The Ms showed their best and its not as good. They have to play over their heads to win this thing. No surprises.

    It's not over, but it's probably over.
    dnc
  • Fenderbender123Fenderbender123 Member Posts: 2,430
    5,000 Awesomes Eighth Anniversary 2,500 Up Votes 250 Answers
    Now it's over.
  • chuckchuck Member, Swaye's Wigwam Posts: 8,227
    Swaye's Wigwam 10,000 Up Votes 10,000 Awesomes Ninth Anniversary
    It was always over.

    The Ms have put together a nice team. They look like they belong there, but aren't quite a threat to a team as deep as Houston yet. Need a couple more dangerous bats, continued improvement from a couple of guys like Julio, Munoz, Kirby, and Gilbert and another good bullpen arm or two.

    They're right there, but Houston is the model and it's easy to see where Seattle doesn't match up. If you can't find a guy like Alvarez for the middle of the order then you need a couple of guys like Turner to replace him. Houston, unfortunately, has both.
    phineasdnc
  • Fishpo31Fishpo31 Member Posts: 1,518
    2,500 Awesomes 1,000 Up Votes 250 Answers 1000 Comments
    They will have a couple more "mature" bats and arms next year...these guys are not ready for prime time, yet...they are good (the Astros are top-two for me), they are in it, but haven't been able to finish. That comes with experience, and experience is often painful, as "we" all know...Astros are dominant at home. Let's see what happens this weekend, and IF we get to game 5, all bets are off...EWIWBI...
    chuckphineas
  • BleachedAnusDawgBleachedAnusDawg Member Posts: 7,524
    10,000 Awesomes 5,000 Up Votes 5000 Comments 250 Answers
    Anybody think it's starting to click for Kelenic?
    phineas
  • chuckchuck Member, Swaye's Wigwam Posts: 8,227
    Swaye's Wigwam 10,000 Up Votes 10,000 Awesomes Ninth Anniversary

    Anybody think it's starting to click for Kelenic?

    It's possible. He looks a bit better at the plate. He has flashed the ability to take tough pitches and hit the ball the other way at times in the past. When he is hitting the ball he tends to hit it hard and probably has the most pure power of any of their hitters.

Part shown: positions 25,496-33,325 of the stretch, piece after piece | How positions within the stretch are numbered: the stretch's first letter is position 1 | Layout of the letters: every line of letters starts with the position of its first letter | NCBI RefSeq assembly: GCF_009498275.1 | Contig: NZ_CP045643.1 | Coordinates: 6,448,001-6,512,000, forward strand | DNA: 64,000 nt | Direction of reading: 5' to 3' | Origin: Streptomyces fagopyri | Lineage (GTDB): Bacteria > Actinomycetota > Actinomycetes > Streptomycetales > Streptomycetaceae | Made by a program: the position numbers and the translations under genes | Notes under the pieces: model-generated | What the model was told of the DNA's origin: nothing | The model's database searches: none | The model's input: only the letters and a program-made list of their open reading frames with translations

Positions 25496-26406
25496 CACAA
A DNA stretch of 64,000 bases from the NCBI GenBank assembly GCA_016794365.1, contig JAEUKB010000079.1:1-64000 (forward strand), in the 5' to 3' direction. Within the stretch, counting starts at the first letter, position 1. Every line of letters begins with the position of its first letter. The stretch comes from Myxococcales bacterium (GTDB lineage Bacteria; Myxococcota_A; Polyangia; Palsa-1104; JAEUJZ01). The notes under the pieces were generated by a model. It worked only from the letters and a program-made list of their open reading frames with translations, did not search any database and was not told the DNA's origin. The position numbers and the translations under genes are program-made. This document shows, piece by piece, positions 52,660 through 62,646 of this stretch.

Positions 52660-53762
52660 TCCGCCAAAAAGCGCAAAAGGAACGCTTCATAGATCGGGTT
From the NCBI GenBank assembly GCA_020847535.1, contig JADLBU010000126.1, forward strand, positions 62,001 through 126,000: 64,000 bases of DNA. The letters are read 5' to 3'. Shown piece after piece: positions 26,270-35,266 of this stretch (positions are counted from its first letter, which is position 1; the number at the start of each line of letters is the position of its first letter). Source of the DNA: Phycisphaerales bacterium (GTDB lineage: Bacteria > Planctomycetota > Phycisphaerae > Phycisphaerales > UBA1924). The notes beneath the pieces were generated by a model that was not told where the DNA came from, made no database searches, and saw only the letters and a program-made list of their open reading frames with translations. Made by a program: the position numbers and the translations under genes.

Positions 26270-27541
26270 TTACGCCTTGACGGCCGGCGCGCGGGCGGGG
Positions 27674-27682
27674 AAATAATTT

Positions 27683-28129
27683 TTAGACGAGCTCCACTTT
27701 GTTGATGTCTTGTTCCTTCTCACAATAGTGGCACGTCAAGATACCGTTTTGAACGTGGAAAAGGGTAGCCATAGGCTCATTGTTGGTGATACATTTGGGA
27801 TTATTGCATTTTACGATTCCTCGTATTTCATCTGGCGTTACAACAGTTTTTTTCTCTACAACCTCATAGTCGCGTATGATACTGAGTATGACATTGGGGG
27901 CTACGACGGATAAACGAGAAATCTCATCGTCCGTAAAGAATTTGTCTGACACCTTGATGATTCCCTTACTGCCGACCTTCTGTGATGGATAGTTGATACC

He doesn't have to be amazing, .240 with 20+ homers would help them.

    Bigger question for me is Jesse Winker. Is he burnt toast or is he capable of hitting 25 homers with high slugging and BA?

    Nobody aside from Julio, Raleigh, and a couple of young starters had a exceptiinal seasona vs exoectations. Several of the guys they needed on offense were hurt or had downturns (huge downturn in Winker's case), and this is where it got them. It's not a finished product but there's still plenty of reason to think this isn't their best yet.
    Fishpo31phineasdnc
  • phineasphineas Member Posts: 4,142
    Eighth Anniversary 2,500 Up Votes 2,500 Awesomes 2500 Comments
    im not familiar with winkers time before the mariners but hopefully next year he can get back to that standard. i assume he wont be leaving any time soon.
    chuck
  • DerekJohnsonDerekJohnson Administrator, Swaye's Wigwam Posts: 49,884
    Swaye's Wigwam Solar Eclipse Donator Tenth Anniversary 10,000 Awesomes

    Anybody think it's starting to click for Kelenic?

    @RoadDawg55?
  • phineasphineas Member Posts: 4,142
    Eighth Anniversary 2,500 Up Votes 2,500 Awesomes 2500 Comments
    fire servais in the dugout for putting diego castillo in this game
  • chuckchuck Member, Swaye's Wigwam Posts: 8,227
    Swaye's Wigwam 10,000 Up Votes 10,000 Awesomes Ninth Anniversary
    phineas said:

    im not familiar with winkers time before the mariners but hopefully next year he can get back to that standard. i assume he wont be leaving any time soon.

    They have Winker for one more arbitration year I think. I can't recite his stats but he tore it up in Cincinnati for the healthy parts of three seasons or so, like high .900 ops. I think the short fences there probably helped him some, but he still hit way, way below expectations.
    phineasdnc